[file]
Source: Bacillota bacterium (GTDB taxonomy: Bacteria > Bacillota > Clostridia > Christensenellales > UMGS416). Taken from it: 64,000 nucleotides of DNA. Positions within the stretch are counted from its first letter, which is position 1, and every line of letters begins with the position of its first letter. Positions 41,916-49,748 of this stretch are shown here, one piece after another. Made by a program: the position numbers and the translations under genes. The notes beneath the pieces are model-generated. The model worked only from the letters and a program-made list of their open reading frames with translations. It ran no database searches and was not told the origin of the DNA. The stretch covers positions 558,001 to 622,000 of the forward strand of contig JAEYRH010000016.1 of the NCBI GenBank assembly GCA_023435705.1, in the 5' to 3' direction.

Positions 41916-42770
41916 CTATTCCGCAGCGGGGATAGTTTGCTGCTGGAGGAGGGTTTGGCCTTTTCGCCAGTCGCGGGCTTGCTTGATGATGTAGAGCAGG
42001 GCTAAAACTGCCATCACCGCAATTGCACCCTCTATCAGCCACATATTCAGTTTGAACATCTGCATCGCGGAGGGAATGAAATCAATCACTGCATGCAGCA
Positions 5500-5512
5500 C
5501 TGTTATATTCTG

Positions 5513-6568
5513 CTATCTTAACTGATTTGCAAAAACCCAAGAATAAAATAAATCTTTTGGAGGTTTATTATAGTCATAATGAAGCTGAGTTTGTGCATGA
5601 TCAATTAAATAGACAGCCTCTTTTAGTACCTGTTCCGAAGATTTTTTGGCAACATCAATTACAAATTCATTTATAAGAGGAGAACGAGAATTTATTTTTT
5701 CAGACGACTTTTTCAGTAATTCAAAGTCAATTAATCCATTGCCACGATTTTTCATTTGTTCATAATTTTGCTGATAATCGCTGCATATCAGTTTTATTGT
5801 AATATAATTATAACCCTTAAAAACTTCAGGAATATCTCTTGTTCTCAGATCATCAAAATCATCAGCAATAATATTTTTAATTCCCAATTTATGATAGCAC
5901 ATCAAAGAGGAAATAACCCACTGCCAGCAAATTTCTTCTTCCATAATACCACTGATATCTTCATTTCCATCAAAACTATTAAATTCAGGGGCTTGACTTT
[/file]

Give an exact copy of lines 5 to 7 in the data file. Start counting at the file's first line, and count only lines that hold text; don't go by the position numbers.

Positions 5500-5512
5500 C
5501 TGTTATATTCTG